Last weekend I traded in my cell phone, email, and Instagram to head to Camp, Heart Camp to be specific. As a therapist I need continuing education hours to keep my license for private practice so I decided instead of being in a conference room at a local Holiday Inn, I would spend my time at a retreat center on beautiful Suttle Lake practicing yoga and meditating, while learning more therapeutic tools around trauma, grief, and just plain ole life, all through the heart.

At the end of the weekend, the man who ran the workshop encouraged us to ease back into life slowly. He suggested we take care of ourselves by not jumping right back into our emails, work obligations, life chores and “to do” lists.

Well, what do you think I did the moment I got in my car to head home? The total opposite. Once I had cell reception, I started reviewing my emails and text messages, checking in on what I had missed out on over the weekend with my family, friends, and work. With frenetic energy I began to organize my weekly calendar, all the while knowing I was totally going against my camp counselors advice.

It continued throughout my week, Monday morning I drove over to help a friend move into her new house, and as I arrived she told me her daughter had lice. I jumped into fight or flight, “Give me all your sheets, pillows, blankets, towels, and comforters to wash.” Oh and while I am doing your laundry, let me take care of your son. Lucky for me there was a barbershop right next store to the laundry mat. As I washed her sheets, I simultaneously had her son get a buzz cut. This was not my only frantic moment of the week, it proceeded to look like this:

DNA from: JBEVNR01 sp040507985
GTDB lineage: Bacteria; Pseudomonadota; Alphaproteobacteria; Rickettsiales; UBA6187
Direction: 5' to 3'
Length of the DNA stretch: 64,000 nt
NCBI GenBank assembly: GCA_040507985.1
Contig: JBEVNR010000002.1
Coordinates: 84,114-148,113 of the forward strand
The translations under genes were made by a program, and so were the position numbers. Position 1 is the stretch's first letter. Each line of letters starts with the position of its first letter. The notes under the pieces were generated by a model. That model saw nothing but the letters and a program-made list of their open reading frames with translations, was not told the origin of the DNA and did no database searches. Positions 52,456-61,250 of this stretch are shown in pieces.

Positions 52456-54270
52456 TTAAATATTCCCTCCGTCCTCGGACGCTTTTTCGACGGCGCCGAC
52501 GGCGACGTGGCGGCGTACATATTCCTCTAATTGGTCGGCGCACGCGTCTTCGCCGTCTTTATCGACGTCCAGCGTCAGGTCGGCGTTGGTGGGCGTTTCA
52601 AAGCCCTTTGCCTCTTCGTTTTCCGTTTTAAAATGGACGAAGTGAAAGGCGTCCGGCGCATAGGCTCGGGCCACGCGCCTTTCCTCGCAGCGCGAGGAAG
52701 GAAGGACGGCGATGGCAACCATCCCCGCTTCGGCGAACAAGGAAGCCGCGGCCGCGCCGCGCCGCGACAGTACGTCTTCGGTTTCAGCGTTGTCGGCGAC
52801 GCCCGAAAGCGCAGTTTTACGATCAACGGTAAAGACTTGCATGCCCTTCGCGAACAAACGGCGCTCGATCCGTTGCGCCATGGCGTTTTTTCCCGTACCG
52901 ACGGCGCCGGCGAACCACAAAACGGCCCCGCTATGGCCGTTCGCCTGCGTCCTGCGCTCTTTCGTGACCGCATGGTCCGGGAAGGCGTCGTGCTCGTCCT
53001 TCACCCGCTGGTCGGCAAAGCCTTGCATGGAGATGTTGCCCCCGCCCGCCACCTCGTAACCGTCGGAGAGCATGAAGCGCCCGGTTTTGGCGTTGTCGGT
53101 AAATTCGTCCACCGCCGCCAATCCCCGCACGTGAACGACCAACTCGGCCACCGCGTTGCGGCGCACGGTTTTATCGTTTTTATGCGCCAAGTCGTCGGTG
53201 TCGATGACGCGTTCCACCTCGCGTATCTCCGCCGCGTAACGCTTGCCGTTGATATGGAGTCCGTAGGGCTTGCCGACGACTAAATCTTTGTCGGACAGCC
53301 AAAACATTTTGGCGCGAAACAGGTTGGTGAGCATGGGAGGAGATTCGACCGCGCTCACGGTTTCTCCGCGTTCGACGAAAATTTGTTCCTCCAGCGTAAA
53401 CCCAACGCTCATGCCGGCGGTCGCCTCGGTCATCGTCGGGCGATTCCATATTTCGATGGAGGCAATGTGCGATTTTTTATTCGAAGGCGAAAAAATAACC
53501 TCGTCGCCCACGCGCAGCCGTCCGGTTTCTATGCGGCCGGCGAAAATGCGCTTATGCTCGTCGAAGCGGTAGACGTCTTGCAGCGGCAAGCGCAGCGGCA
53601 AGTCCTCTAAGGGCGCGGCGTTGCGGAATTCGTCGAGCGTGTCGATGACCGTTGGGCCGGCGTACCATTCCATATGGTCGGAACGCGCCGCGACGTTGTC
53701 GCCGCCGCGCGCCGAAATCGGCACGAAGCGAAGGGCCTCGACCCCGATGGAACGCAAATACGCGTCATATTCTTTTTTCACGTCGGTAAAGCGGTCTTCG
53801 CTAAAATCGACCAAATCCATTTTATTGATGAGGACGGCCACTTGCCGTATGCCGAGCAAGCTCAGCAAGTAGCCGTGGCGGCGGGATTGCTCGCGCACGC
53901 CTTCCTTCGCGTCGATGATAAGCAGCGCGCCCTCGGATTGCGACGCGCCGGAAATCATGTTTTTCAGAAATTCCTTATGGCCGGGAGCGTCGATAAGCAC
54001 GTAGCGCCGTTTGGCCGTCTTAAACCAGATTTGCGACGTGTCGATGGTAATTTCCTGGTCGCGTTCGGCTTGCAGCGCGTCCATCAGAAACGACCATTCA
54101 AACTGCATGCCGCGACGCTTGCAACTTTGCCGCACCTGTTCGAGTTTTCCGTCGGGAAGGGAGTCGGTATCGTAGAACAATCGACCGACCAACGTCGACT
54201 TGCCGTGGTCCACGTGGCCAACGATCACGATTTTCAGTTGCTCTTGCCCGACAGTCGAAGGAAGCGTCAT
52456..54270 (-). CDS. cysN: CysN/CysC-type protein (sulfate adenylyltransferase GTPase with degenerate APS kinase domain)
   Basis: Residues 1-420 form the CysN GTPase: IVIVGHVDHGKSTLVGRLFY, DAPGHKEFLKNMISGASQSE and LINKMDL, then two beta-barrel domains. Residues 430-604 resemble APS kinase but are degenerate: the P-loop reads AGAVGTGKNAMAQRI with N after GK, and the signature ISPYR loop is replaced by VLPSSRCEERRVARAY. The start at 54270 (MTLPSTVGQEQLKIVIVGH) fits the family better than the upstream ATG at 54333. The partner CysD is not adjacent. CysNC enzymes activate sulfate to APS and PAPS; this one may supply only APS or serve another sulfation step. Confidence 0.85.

* Participating in an exciting book launch with Blurb, Apple and iBooks.

* Attending a dear friend’s wedding.

* Going on a hike and having lunch with 5 families.

* Hosting a kids’ sleepover.

* Organizing a babysitter and making dinner for 8 kids.

* Going to a concert.

* Having a million play dates (not really, but you get the point).

* Participating in my children’s open house to meet their new teachers.

* Walking with a friend who was visiting from the Bay Area.

* Having tea with friends who were visiting from Portland.

* Seeing 15 clients.

* Being a Mom; driving to soccer practice, cooking meals, and cleaning my house.

* And oh yeah, and I got pulled over by a cop!

I want to say I am not a victim in all that I did, hell no. I take full responsibility for all that is above, no one coerced or handcuffed me into doing any of these activities, I did it all on my own free will, totally ignoring the advice to have a mellow week.

I also need to say that while doing all these things I was having a blast! I loved being front stage rocking out to Ben Harper, toasting my dear friends at their wedding, helping a friend in need, having all the kids at my house, and launching Cracking Open, my book that I have put my heart and soul into for 8 years. I loved it all. The problem was that when I began to slow down, I began to break down mentally, emotionally, and physically.

What did this break down look like? Yelling at my daughter for using all my makeup in her play cosmetic center, sobbing in my car about how I need more balance in my life, while my husband listened with compassion, but also with some shock, followed by crawling into bed to watch a movie while eating pulled pork on tortilla chips, no joke.